The final five chapters on phenotype studies involve genetic, neurological, biochemical, or behavioral markers that are correlated with alcoholism and can be considered more proximal to the basic defects underlying its development. I. Diamond and A. Gordon begin this section with a discussion of biochemical differences between alcoholics and nonalcoholics, with an emphasis on the advantages of using cultured cell lines in such analyses. Next, H. Begleiter and B. Porjesz review the neurophysiological and neuropsychological differences found between nonalcoholic males at high and low risk of developing alcoholism, where level of risk is defined by family history. R.E. Tarter et al. detail the contribution of innate temperamental characteristics to the development of alcoholism, with an emphasis on how these traits may interact with the environment at a variety of developmental stages. G.E. McClearn and R. Plomin review quantitative genetic strategies that may help to solve the complex problem of genetic factors in alcoholism. In the final chapter A.F. Wilson and R.C. Elston end the volume with a particularly thorough explanation of linkage analysis and a brief review of the few studies of linkage of alcoholism with genetic markers.

There is some overlap between chapters in the studies discussed, with some of the most basic and influential work appearing in three or more chapters. However, because each chapter has a unique focus, these multiple discussions tend to complement each other rather than being repetitive.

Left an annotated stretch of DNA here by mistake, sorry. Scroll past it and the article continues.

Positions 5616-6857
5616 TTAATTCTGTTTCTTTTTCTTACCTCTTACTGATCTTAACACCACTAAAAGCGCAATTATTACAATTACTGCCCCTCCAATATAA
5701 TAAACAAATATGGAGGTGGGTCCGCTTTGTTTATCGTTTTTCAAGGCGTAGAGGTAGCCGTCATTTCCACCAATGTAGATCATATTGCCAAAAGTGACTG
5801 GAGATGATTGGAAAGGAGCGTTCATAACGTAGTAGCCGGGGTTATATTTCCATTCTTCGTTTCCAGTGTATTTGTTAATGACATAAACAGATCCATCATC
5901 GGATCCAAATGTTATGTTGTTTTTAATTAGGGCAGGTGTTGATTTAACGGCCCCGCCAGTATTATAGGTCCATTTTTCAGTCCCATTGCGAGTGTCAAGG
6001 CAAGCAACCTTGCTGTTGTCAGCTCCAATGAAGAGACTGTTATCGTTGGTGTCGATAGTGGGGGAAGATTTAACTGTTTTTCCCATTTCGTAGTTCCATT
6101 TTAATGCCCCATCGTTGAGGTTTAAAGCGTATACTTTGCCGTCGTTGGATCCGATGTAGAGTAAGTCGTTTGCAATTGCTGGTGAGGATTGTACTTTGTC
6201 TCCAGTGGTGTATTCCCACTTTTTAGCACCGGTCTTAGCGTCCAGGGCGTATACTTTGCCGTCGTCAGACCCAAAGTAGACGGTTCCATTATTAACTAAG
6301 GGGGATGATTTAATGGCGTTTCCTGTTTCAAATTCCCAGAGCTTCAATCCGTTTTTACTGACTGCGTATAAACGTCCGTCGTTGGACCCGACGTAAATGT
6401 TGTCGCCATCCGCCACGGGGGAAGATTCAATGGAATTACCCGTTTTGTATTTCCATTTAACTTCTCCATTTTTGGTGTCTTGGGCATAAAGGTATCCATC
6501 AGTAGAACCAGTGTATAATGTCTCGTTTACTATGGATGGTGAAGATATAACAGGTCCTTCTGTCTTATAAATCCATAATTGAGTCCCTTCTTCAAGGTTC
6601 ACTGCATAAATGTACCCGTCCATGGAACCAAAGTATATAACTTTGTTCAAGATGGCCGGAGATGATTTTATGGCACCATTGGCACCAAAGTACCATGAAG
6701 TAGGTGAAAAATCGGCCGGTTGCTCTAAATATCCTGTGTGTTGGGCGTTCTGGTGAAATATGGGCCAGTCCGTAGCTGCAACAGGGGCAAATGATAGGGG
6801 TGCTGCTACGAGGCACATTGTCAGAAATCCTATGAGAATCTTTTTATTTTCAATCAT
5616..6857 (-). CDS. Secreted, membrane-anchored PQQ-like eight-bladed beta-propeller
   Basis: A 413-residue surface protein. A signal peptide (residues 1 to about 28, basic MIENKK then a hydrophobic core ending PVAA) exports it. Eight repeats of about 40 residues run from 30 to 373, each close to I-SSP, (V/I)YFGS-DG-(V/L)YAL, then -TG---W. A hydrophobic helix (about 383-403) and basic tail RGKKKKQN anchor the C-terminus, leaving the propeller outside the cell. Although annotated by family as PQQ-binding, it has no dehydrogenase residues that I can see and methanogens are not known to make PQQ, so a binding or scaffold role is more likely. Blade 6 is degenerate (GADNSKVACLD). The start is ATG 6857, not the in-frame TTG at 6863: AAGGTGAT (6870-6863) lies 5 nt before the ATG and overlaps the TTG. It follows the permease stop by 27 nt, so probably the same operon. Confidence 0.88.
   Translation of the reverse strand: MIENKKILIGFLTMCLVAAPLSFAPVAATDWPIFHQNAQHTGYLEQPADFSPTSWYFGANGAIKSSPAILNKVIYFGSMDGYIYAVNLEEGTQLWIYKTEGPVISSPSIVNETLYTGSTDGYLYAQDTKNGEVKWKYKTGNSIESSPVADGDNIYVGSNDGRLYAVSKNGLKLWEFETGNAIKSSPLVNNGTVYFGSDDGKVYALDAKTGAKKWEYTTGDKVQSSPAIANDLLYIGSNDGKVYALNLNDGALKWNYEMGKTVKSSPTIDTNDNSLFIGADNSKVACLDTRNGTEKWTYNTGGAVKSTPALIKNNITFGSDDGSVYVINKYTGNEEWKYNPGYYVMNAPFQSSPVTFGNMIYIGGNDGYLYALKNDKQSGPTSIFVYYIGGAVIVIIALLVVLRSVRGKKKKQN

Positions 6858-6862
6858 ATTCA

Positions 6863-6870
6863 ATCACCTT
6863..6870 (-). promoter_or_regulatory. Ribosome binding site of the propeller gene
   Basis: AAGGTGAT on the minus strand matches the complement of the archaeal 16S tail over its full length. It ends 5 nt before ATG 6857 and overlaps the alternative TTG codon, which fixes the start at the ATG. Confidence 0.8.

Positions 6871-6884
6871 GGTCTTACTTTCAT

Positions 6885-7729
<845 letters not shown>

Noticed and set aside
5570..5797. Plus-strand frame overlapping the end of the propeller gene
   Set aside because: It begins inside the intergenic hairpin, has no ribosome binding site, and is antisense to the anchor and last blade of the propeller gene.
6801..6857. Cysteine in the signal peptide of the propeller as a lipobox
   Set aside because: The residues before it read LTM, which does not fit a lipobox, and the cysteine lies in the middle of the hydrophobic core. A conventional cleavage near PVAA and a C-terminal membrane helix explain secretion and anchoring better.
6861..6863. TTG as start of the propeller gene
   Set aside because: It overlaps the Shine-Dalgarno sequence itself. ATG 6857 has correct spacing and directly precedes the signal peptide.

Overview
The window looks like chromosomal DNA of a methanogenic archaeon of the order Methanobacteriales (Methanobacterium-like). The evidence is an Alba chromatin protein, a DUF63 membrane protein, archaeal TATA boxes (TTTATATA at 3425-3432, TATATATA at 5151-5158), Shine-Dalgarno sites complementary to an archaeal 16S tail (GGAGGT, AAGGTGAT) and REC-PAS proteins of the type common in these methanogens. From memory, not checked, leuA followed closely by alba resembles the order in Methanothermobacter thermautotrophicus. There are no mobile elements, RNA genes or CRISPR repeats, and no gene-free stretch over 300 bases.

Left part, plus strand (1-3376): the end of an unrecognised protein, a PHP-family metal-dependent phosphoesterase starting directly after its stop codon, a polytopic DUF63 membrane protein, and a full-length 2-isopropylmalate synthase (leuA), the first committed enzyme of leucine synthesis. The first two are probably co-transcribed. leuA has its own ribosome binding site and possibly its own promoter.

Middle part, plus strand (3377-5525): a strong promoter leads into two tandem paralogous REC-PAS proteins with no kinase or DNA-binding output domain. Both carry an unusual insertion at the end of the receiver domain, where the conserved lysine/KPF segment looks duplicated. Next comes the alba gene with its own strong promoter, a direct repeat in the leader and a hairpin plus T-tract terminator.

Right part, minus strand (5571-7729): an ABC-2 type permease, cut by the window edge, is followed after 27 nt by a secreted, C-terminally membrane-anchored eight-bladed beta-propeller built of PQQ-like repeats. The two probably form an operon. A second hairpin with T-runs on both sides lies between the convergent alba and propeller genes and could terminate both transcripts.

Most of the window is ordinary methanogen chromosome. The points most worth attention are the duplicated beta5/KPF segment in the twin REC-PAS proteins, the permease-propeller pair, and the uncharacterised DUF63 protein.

The one serious criticism I have of this book is that, although it does cover some of the most recent research literature on the genetics of alcoholism, it cannot always be considered up-to-date in its treatment of methods, particularly in the field of genetic epidemiology. For example, one discussion of gene-environment interaction suggests that the demonstration of genotypespecific reactions to environmental factors is difficult or impossible in humans, ignoring many recent methodological advances in this area. Although it is true that these innovations in statistical methodology have not yet been applied to the field of alcoholism, it is misleading to suggest that the possibility of gene-environment interaction in alcoholism is an intractable problem.

Taken as a whole, The Genetics of Alcoholism is an excellent review of all aspects of research into the field. It is a comprehensive introduction to the subject for students or researchers new to the field and a rich bibliographic resource for the more experienced. In general, both methodology and terminology are well explained, making the book accessible to those with little knowledge of the specific field and to those with little experience with the specific research methods. Particular praise is due to the authors of the last chapter for their careful explanation of the basic concepts underlying linkage analysis. Readers will also find a superior index, containing page references organized not only by subject but also by author for studies discussed in the text. I would recommend The Genetics of Alcoholism as a valuable reference work for anyone interested in alcoholism research or as supplemental material in an advanced undergraduate or beginning graduate genetics course, where it would provide a thorough and multifaceted approach to a complex human disorder.

Department of Genetics Southwest Foundation for Biomedical Research PO Box 760549 San Antonio, TX 78245-0549

Copyright Wayne State University Press Feb 1997

Provided by ProQuest Information and Learning Company. All rights Reserved